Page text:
Farmer, freight hauler, laborer, cider-maker, landlord, and town official who was a seventh-generation descendant of Samuel Wright, one of the first English settlers of Northampton, Massachusetts. Nine bound volumes and four folders of loose material include accounts of his businesses with his brother Samuel and son Edwin and activities, as well as letters, and miscellaneous papers and figurings.

Subjects

  • Farmers--Massachusetts--Northampton
  • Freight and freightage--Massachusetts
  • Northampton (Mass.)--Economic conditions--19th century

Types of material

  • Account books

Albertson, Dean

Dean Albertson Papers, 1966-1968.

11 boxes (16.5 linear feet).
Call no.: FS 114

A long-time faculty member at UMass Amherst, Dean Albertson was a twentieth century U.S. historian with a specialty in oral history. A veteran of the Second World War, Albertson received his BA from University of California Berkeley (1942) and doctorate from Columbia (1955), joining the Department of History at UMass in 1965 after several years at Brooklyn College. Interested throughout his career in new methods in research and teaching history, he was author of books on Dwight Eisenhower, Claude Wickard (Franklin Roosevelt’s Secretary of Agriculture), and the student movements of the 1960s. Albertson died at his home in Longmeadow, Mass., on March 31, 1989, at the age of 68.

The Albertson Papers consist of the records of three summer institutes in history at UMass run during the summer 1966-1968, and funded by the National Defence Education Act (NDEA). Aimed at high school teachers of social sciences and history in western Massachusetts, the institutes were designed to provide in-service training and to expose teachers to newer material and techniques in teaching U.S. history. See also Dean Albertson’s collection of oral histories.

Subjects

  • University of Massachusetts Amherst--Faculty
  • University of Massachusetts Amherst. Department of History

Contributors

  • Albertson, Dean, 1920-

Archambault, Richard

Ashfield Oral History Collection, 1968-1969.

1 folder (0.1 linear feet).
Call no.: MS 042

Richard Archambault conducted interviews of various citizens of Ashfield, Massachusetts, under the direction of Joel Halpern of the University of Massachusetts Amherst Anthropology Department. Contains copies of typed notes from interviews, as well as names of the citizens who were interviewed.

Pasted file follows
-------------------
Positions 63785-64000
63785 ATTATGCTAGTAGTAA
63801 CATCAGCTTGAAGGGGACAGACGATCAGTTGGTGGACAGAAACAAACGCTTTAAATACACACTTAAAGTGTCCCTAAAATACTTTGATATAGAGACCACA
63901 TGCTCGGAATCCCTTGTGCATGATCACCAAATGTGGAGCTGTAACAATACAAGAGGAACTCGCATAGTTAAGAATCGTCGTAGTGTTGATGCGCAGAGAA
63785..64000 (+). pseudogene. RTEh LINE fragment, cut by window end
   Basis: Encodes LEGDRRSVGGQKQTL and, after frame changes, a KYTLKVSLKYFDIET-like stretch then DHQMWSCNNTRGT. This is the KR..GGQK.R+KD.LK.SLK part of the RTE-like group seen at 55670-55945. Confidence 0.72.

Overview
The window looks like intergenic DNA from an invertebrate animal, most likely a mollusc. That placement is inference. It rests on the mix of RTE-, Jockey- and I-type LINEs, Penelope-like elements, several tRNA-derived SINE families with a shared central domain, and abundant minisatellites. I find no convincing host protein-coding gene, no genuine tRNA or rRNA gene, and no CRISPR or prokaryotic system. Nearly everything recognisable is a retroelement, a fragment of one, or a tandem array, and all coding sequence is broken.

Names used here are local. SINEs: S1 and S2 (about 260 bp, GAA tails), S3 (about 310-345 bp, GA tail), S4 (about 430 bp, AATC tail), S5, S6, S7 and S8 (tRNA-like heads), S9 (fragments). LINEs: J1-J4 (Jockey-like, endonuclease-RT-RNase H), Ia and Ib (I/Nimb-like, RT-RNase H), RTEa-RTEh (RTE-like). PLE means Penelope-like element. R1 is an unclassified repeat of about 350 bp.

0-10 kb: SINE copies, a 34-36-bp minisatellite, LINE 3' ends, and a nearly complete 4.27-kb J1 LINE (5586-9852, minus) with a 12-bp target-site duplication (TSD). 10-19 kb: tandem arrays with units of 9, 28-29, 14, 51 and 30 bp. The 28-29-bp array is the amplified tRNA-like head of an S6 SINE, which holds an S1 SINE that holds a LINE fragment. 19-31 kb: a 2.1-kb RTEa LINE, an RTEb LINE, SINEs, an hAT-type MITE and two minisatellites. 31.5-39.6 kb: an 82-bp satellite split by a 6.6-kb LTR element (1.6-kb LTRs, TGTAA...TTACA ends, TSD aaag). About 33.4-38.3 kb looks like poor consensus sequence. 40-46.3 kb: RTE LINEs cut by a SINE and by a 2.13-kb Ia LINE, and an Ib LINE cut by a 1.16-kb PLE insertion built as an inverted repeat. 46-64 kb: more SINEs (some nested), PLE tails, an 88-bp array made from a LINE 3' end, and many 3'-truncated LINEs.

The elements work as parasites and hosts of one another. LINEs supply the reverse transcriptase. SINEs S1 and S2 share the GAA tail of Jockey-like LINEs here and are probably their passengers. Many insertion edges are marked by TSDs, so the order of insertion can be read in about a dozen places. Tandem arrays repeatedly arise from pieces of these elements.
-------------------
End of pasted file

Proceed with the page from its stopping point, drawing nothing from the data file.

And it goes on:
Subjects

  • Ashfield (Mass.)--History

Contributors

  • Archambault, Richard

Types of material

  • Oral histories

Avakian, Arlene Voski

Arlene Voski Avakian Papers, 1974-2010.

14 boxes (21 linear feet).
Call no.: FS 150
Arlene Avakian
Arlene Avakian

Arlene Avakian arrived at UMass in 1972 as a graduate student working on the social history of American women, but quickly became a key figure in the creation of the university’s new program in Women’s Studies. As she completed her MA in History (1975) and EdD (1985), she helped in the early organization of the program, later joining the faculty as professor and program director. Through her research and teaching, she contributed to an engaging departmental culture in which the intersection of race, class, gender, ethnicity, and sexuality were placed at the center, building the program over the course of 35 years into the nationally-recognized Department of Women, Gender, and Sexuality Studies. Avakian has written and taught on topics ranging from the lives and experiences of Armenian American and African American women to culinary history and the construction of whiteness. She retired in May 2011.

Documenting the growth and development of Women’s Studies at UMass Amherst, the collection includes valuable material on the creation of the department (and Women’s Studies more generally), second- and third-wave feminism, and Avakian’s teaching and research. The collection includes a range of correspondence, memoranda, notes, and drafts of articles, along with several dozen oral historical interviews with Armenian American women. Also noteworthy is the extensive documentation of ABODES, the Amherst Based Organization to Develop Equitable Shelter, which established the Pomeroy Lane Cooperative Housing Community in South Amherst in 1994.

Subjects

  • ABODES
  • Armenian American women
  • Cornell University. Program in Female Studies
  • Feminism
  • Housing, Cooperative
  • University of Massachusetts Amherst--Faculty
  • University of Massachusetts Amherst. Department of Women, Gender, and Sexuality Studies
  • Zoryan Institute

Contributors

  • Avakian, Arlene Voski

Types of material

  • Audio recordings